Findings of a recent review highlight the potential role nutrition can play in pediatric migraine.
In a recent review published in Nutrients, authors outlined a potential link between pediatric migraine and nutrition, while focusing on the relationship between weight and headaches, the therapeutic effect of food for medical purposes, and other relevant research involving migraine and dietary factors.
Although the exact underlying mechanism of migraine remains unknown, it is thought to be multifactorial and can involve genetic, neuronal, and vascular mechanisms, the researchers explained.
“There is a heated debate on how certain foods can act as favorable or protective factors in relation to migraine attacks,” they said, while “an unhealthy diet seems to favor the onset of migraine and be associated with more serious phenotypes of the disease. This applies, in particular, to patients who are overweight and present a pro-inflammatory state.”
Previous studies have shown a particular food or drink can serve as migraine triggers in both adult and pediatric migraineurs, although the extent of this finding varies depending on populations surveyed. Effects of dietary triggers could also depend on other factors including dosage, timing of exposure, or genetic factors.
For example, one prospective observational case series found chocolate served as a migraine trigger factor in 22% of children. However, “all provocative studies have failed to confirm that chocolate can trigger migraine attacks,” researchers wrote.
When it comes to caffeine’s impact on pediatric and adolescent migraine, data are lacking. Research has shown caffeine can act as an effective treatment or trigger of migraine in some patients.
Similarly, although teens between the ages 12 and 17 account for a quarter of the alcohol consumed in the United States, “there are no studies evaluating alcohol as a trigger factor for migraine in pediatric patients.” Research conducted in adult populations revealed between 29% and 36% of migraineurs self-reported that alcohol use brings on attacks.
Aspartame, monosodium glutamate (MSG), and nitrites have also all been investigated as potential migraine triggers, but the authors note more research is needed among pediatric patients. In addition, based on the literature, they concluded food allergy “cannot be considered a cause of migraine” in this population.
Obesity is a growing problem among youth and adults in developed countries. Several studies have demonstrated a relationship between excess weight and migraine prevalence. Citing results from one investigation carried out in 2008 in Israel, the authors highlighted that among 273 children between the ages 9 and 17, children considered obese had a higher prevalence of episodic migraine (8.9%) compared with overweight (4.4%) and normal weight (2.5%) children.
“A more recent cross-sectional population study showed an increased risk of headaches (40%) in overweight or obese adolescents compared to normal-weight adolescents. In particular, the risk of having migraine has been found to be 60% higher in overweight and obese adolescents,” the authors wrote.
Additional studies have shown females classified as obese tend to have a higher frequency of migraine compared with males and that weight reduction could lead to less frequent and severe headaches in adult and pediatric migraineurs.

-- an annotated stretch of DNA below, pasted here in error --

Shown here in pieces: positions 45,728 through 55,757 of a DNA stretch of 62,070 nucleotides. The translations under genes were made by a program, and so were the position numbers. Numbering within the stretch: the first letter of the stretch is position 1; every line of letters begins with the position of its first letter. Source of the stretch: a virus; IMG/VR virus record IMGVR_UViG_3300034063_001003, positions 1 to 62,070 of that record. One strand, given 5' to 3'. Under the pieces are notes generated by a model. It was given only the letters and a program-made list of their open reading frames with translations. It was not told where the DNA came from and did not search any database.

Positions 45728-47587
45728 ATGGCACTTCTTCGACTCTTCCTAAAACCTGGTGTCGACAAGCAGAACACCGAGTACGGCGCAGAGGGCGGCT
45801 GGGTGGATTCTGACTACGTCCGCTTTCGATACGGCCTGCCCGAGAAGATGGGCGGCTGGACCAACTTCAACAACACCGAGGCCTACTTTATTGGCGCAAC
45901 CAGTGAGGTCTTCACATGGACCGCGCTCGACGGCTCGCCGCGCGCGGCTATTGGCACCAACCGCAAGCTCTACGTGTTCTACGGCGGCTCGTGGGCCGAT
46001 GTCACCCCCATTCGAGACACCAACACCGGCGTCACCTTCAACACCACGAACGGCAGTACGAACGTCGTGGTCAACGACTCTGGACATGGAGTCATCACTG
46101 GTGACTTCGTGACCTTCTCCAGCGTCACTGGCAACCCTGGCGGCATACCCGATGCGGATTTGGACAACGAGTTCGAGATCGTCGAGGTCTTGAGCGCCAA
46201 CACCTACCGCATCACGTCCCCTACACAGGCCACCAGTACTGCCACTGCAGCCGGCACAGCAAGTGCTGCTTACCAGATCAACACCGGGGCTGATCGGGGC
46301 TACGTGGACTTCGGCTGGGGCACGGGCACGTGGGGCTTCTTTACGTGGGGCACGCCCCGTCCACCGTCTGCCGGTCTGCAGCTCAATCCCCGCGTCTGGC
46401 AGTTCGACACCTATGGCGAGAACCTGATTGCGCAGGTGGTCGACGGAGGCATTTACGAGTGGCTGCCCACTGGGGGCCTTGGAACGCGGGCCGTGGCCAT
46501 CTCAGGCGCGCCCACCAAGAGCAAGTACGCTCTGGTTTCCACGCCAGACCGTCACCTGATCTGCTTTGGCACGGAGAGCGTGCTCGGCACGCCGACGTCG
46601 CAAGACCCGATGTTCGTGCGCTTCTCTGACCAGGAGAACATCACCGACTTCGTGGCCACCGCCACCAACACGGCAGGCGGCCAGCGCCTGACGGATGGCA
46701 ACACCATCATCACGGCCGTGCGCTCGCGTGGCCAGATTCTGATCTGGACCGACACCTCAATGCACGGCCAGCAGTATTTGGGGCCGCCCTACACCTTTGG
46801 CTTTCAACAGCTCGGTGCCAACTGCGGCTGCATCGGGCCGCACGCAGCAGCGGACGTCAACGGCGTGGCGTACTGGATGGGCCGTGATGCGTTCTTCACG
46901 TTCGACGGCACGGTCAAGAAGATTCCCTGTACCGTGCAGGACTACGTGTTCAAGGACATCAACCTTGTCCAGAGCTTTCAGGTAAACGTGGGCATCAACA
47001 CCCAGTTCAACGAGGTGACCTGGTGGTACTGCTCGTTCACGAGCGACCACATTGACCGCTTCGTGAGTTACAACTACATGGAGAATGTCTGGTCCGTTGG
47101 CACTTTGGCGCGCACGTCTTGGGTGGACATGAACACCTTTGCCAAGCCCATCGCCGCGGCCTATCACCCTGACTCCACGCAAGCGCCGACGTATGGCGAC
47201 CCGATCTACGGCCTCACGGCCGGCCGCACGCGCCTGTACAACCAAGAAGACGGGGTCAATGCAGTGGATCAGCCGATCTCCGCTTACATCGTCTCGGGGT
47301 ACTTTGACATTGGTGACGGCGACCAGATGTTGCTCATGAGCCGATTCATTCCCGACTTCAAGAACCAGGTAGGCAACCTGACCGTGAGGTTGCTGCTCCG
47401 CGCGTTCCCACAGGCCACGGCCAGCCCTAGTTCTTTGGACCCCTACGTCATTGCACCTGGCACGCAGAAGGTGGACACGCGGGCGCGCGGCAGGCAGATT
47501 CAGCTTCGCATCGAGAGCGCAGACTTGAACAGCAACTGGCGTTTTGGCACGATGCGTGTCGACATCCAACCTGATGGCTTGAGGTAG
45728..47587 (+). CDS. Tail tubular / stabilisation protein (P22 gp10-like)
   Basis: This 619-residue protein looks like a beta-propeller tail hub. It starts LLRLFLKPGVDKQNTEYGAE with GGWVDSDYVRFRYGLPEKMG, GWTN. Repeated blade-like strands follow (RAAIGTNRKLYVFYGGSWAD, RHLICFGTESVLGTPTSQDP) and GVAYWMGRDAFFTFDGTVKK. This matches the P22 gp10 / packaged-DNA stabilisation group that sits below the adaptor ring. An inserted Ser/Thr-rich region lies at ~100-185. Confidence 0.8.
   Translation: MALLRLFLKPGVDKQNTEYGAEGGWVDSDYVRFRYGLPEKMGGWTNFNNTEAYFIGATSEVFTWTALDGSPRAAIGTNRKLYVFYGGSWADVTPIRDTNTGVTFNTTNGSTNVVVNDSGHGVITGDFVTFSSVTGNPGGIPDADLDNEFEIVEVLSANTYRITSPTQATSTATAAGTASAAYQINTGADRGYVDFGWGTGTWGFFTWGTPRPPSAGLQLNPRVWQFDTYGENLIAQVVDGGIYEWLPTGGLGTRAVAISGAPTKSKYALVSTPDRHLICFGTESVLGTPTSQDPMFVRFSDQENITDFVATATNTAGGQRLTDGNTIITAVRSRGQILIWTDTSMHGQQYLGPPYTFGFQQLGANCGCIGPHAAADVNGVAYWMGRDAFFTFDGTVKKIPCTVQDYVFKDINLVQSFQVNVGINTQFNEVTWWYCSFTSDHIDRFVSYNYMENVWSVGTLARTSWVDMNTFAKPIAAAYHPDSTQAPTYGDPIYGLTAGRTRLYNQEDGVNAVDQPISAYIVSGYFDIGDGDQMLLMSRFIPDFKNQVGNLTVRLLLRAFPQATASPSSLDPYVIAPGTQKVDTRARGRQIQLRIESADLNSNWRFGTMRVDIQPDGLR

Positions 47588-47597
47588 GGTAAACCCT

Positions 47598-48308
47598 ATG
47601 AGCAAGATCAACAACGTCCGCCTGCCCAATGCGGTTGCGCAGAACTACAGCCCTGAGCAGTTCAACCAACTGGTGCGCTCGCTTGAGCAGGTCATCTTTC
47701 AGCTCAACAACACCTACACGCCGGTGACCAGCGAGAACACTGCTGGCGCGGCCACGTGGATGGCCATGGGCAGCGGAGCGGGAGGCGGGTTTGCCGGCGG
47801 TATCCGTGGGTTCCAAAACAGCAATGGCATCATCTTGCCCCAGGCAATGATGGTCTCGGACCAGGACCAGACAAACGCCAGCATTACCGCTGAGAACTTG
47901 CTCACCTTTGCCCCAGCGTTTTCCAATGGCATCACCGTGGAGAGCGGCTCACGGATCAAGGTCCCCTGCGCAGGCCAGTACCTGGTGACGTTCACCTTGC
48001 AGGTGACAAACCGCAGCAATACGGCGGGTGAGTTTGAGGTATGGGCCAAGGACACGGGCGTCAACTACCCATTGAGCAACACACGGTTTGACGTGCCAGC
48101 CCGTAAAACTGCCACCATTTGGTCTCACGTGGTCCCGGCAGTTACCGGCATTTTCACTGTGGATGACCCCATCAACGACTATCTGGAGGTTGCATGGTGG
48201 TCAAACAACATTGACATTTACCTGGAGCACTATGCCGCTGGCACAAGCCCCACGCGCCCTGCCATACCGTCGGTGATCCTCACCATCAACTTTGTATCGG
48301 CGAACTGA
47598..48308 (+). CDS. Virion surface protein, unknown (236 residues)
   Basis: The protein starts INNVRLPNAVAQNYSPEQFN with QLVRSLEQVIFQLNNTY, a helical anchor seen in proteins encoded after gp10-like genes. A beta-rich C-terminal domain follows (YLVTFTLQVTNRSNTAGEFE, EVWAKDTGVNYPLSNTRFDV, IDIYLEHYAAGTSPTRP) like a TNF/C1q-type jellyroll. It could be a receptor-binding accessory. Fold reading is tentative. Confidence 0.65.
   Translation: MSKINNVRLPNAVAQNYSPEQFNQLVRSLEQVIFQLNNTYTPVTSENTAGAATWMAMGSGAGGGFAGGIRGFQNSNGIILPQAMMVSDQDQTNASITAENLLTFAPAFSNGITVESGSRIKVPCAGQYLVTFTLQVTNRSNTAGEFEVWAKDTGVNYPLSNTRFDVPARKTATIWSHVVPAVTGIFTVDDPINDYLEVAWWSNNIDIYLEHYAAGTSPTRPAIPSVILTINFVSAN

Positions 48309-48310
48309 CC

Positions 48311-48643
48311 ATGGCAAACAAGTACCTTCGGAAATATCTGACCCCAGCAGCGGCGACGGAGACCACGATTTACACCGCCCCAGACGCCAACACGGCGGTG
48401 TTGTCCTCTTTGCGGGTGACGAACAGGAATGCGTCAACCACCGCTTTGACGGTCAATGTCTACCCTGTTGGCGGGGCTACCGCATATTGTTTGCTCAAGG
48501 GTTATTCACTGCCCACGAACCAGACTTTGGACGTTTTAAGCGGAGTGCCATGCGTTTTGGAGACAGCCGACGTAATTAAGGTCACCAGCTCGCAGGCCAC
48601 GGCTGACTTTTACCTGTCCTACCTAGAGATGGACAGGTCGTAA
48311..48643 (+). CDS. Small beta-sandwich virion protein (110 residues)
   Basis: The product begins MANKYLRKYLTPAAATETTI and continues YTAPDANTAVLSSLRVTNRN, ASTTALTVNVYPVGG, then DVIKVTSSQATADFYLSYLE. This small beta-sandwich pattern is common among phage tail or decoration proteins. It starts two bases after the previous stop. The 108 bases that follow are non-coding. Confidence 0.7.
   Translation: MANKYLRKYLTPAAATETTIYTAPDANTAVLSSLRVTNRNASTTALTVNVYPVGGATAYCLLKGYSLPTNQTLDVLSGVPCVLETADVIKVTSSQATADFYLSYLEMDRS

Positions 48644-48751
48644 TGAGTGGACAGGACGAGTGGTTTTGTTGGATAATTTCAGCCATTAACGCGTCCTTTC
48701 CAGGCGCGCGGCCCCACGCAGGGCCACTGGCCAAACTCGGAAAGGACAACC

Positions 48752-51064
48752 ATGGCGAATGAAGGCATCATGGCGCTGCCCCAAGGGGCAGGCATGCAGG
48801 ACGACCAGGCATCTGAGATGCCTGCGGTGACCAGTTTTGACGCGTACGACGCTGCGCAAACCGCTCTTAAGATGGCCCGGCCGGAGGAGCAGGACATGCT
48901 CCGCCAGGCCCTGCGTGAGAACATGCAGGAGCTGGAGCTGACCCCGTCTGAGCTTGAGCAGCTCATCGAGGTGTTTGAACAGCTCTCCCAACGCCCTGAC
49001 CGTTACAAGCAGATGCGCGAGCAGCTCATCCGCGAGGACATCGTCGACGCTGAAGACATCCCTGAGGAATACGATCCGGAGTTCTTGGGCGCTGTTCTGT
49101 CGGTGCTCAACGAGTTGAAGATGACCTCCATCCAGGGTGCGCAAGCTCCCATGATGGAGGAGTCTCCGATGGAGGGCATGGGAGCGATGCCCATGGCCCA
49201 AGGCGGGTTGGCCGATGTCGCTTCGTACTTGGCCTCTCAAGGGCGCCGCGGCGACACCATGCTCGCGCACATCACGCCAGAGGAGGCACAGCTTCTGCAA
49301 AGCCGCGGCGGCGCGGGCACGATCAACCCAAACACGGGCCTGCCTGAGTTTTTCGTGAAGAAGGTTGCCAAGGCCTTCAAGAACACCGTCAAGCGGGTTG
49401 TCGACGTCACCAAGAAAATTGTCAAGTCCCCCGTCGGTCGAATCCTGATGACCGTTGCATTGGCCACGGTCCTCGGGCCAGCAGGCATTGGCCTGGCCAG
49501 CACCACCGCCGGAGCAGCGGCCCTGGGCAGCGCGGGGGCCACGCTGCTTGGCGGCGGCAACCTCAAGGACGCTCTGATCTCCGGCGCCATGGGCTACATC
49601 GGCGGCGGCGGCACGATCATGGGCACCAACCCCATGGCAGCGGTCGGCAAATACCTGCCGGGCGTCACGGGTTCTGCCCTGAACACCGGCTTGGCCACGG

With regard to the psychological aspects of this relationship, “both conditions may be associated with anxiety and depression, which, in turn, may correlate with disability,” the researchers said. “Our recent data showed that, at pediatric age, anxiety symptoms might be a vulnerability factor influencing not only the frequency of migraine attacks, but also the relationship between weight and migraine severity.”
Lack of physical activity could also exacerbate the association seen between headache and overweight in children, as research has shown a link between sedentary lifestyles and augmented risks of migraine among adolescents.
“Given the potential impact that body weight can have on migraine outcomes, special attention should be paid to children’s and adolescents’ body weight and lifestyle,” the authors stressed, adding increased physical activity and psychotherapy could benefit these patients.
Implementation of the Ketogenic Diet has resulted in benefits among patients with epilepsy but has not been thoroughly investigated among pediatric migraineurs.
Magnesium, riboflavin, coenzyme Q10, and polyunsaturated fatty acids are the most commonly used nutraceuticals for migraine. However, few data on the prophylaxis of migraine in children with melatonin pyridoxine, vitamin B12, folate, and vitamin D exist, leading authors to conclude “the retrieved studies provide no clear evidence of the efficacy of nutraceuticals for the treatment of pediatric migraine.”
Overall, when it comes to determining which foods trigger migraines, the researchers suggested individuals verify strict cause-and-effect relationships prior to making restrictive dietary changes.
“Popular beliefs about the role of nutrients in pediatric migraine need to be substantiated by scientific studies, as science is the only tool that can allow us to consider such roles as ‘true.’ If scientific evidence is lacking or even contradicts popular beliefs, that which is uncritically transmitted…should be declassified as a ‘myth,’” the authors concluded.
Papetti L, Moavero R, Ferilli MAN, et al. Truths and myths in pediatric migraine and nutrition. Nutrients. Published online August 6, 2021. doi:10.3390/nu13082714